When I was looking for a place to stay at Nagoya airport before the inaugural AirAsia Japan flight back in October, one place that caught my attention was TUBE Sq – a capsule hotel inside the airport’s terminal.
Since the flight was departing at 7:35AM, the hotel’s location was ideal. Plus, it was the cheapest option and it would be my first stay in a capsule hotel. With that in mind, I booked the room through Hotels.com for 5,180 yen (about 45 dollars).
As mentioned above, the hotel is located inside the airport’s terminal. More precisely, on its first floor in a section called the “Welcome Garden.”
I headed shortly after 9PM, after arriving onboard ANA from Haneda and briefly visiting Premium Lounge Centrair – and after having a quick dinner at Lawson’s convenience store located next to the hotel’s entrance.
After entering the hotel, I told the reception staff my name, and my check-in was processed. Interestingly, while there was a staff checking me in, I was asked to pay using one of the automated machines.
Once the payment was processed, the staff gave me a keycard to open the hotel’s doors, as well as a key for my locker.
With those in my hand, I turned left and headed towards my room. I mean, capsule. (Just on a side note, the hotel has two separate wings – one for men and one for women – with the women’s wing being to the right of the reception.)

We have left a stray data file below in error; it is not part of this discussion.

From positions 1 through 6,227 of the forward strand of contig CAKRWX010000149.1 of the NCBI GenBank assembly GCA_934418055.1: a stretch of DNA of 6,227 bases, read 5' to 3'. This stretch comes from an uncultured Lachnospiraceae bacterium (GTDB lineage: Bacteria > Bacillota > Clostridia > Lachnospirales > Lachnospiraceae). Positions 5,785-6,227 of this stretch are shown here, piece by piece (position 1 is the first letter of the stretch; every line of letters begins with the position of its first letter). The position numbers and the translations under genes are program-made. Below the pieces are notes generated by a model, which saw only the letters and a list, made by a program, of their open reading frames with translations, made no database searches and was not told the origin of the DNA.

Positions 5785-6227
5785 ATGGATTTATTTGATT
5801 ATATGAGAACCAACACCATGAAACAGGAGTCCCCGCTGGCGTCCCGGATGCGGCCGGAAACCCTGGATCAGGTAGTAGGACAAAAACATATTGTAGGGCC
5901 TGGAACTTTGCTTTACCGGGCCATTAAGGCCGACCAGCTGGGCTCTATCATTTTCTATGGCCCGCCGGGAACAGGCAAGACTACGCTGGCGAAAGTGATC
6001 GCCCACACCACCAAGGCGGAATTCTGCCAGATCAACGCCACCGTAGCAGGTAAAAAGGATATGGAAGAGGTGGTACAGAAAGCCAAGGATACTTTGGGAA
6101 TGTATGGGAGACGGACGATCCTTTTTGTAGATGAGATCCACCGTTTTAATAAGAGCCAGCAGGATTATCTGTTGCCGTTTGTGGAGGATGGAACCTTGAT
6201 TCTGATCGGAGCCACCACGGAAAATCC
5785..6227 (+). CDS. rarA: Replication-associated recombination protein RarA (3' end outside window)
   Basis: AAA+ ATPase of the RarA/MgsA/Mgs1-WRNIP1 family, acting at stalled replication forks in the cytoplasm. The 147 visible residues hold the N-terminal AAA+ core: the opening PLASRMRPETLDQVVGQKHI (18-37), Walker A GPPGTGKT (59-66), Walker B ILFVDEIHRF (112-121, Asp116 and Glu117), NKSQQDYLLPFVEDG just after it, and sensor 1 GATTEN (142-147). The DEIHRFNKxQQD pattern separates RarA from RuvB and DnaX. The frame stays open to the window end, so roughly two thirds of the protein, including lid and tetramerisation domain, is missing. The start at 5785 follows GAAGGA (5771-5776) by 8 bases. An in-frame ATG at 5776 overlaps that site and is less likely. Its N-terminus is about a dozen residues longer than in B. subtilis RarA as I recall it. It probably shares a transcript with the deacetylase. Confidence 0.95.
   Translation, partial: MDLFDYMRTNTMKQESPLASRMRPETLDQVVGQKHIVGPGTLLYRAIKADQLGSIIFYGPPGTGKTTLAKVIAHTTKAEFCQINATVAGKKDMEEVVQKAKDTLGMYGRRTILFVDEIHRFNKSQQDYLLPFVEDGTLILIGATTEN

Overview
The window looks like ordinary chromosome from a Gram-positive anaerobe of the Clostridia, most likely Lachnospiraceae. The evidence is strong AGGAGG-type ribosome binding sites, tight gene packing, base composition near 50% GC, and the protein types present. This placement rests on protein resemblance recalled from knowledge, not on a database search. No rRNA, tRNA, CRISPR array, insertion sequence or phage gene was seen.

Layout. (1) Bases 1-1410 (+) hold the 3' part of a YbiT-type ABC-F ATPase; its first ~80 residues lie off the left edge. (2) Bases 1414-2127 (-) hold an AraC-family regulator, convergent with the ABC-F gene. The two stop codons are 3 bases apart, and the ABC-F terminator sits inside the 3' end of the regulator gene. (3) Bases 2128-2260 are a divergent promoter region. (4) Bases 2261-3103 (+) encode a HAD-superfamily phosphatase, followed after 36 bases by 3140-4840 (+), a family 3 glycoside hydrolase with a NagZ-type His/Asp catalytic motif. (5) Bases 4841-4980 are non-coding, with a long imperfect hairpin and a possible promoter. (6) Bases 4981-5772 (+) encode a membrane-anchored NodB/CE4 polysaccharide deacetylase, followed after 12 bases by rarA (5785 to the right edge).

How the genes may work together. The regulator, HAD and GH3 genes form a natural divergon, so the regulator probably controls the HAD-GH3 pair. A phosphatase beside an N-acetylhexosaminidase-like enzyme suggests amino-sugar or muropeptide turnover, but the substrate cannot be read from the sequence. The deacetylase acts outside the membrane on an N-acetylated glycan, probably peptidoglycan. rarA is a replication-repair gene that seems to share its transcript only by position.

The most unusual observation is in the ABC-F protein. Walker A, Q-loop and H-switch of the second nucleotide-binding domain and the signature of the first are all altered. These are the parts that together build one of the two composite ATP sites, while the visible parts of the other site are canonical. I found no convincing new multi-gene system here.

Entering the first door, I found myself in a small room with a vending machine, a flight information display, and another door leading to the locker room.
Locker Room, Showers & Restroom
In the locker room, I proceeded to find my locker – which had the same number as my capsule.
Inside the locker, there was a large bag with various amenities – including pyjamas, towels, slippers, toothbrush, etc.
From the locker room, the shower room, restroom, as well as the room with all the capsules could be accessed directly.
The shower room featured individual shower booths with a curtain around each of them for privacy.
Both the shower room and restroom were clean and well stocked with all the necessary amenities.
The capsules were located in a separate room which had rows of them – stacked in pairs of two.
My capsule – which was more spacious than I imagined – was located at the very end of one of the rows, on the lower level.
Besides a hanger and bedding, the capsule was also equipped with a variety of features – mostly located on inside end of the capsule.
There was an alarm clock, a pair of power outlets, and a small safe that could be locked using the locker room key. The capsule also sported a mirror, a small counter for personal items, and a pair of power outlets.
Finally, there was a curtain that could be pulled down to close the capsule. While it blocked light from the outside, it naturally didn’t block any noise.
TUBE Sq Nagoya Centrair Capsule Hotel Summary
Overall, TUBE Sq was a perfectly fine place to stay for the short night. While it might have been expensive compared to the price of other capsule hotels, it was the cheapest option when it came to staying at the airport.
My impression of the capsule hotel was mostly positive. The amenities that were provided were beyond what I was expecting – and the capsule itself was quite spacious and comfortable.
The one thing that bothered me, though, was the lack of any protection from noise.